The prevailing inequities in healthcare have been well addressed in previous research, especially screening program participation, but less attention has been paid to how to overcome these inequities. This paper explores a key factor of a successful improvement project: collaboration with local doulas to raise cervical cancer screening participation by more than 40 percent in an area with a large number of foreign-born residents.
Data was collected through two focus group discussions with the doulas in order to design interventions and debrief after interventions had been carried out in the community. Various tools were used to analyze the verbal data and monitor the progress of the project.
Three major themes emerged from the focus group discussions: barriers that prevent women from participating in the cervical cancer screening program, interventions to increase participation, and the role of the doulas in the interventions.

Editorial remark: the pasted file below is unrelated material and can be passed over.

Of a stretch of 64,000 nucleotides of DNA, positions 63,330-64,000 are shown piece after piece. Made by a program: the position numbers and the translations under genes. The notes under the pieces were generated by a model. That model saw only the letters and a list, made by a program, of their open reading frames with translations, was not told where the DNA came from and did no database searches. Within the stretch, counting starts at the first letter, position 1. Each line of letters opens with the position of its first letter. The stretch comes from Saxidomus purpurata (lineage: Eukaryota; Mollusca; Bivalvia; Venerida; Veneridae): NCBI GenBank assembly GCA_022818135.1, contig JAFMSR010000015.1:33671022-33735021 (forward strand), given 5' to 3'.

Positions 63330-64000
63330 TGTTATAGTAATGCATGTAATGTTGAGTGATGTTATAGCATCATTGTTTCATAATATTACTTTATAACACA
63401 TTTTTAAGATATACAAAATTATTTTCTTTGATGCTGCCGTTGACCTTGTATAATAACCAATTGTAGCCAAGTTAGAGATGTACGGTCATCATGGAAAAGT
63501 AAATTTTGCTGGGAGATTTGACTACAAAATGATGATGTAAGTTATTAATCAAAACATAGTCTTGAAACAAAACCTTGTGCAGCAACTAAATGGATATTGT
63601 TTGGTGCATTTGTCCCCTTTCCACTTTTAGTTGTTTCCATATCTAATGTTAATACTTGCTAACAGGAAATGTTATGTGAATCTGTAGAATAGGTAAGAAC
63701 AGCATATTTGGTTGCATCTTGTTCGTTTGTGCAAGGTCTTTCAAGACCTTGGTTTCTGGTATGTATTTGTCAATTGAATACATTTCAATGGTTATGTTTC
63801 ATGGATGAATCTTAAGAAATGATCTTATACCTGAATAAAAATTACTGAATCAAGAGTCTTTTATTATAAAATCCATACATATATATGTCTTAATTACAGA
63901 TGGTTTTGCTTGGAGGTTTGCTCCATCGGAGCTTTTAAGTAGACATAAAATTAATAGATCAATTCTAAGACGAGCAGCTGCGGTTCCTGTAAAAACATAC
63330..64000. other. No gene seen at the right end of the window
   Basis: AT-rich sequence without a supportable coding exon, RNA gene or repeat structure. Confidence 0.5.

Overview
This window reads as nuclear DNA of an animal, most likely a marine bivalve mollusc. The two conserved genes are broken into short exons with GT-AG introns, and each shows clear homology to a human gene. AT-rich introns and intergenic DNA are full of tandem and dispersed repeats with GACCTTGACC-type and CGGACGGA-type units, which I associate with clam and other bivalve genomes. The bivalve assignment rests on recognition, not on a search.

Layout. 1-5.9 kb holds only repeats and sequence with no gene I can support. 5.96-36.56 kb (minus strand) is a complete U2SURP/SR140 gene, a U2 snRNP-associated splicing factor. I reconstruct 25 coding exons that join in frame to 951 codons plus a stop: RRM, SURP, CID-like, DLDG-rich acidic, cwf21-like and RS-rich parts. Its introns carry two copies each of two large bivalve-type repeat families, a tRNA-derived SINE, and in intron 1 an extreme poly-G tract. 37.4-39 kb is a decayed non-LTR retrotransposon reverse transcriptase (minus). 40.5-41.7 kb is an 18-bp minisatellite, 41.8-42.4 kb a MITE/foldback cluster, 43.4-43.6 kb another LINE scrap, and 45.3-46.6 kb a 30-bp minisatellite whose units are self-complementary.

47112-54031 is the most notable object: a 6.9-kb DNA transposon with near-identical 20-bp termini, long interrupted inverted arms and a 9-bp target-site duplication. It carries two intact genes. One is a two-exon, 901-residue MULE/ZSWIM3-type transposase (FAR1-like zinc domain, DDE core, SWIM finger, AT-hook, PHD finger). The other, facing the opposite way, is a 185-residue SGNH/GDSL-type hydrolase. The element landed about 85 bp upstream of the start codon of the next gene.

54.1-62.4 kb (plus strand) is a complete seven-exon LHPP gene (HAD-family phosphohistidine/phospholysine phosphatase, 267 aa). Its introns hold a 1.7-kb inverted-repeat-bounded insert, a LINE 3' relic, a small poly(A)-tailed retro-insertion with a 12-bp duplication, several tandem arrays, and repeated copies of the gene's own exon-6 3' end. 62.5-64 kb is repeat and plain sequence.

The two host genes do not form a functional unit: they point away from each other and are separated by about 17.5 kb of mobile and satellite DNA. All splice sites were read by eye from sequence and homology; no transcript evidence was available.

This paper suggests that several barriers make participation in cervical cancer screening program more difficult for foreign-born women in Sweden. Specifically, these barriers include lack of knowledge concerning cancer and the importance of preventive healthcare services and practical obstacles such as unavailable child care and language skills. The overarching approach to surmount these barriers was to engage persons with a shared cultural background and mother tongue as the target audience to verbally communicate information. The doulas who helped to identify barriers and plan and execute interventions gained increased confidence and a sense of pride in assisting to bridge the gap between healthcare providers and users.
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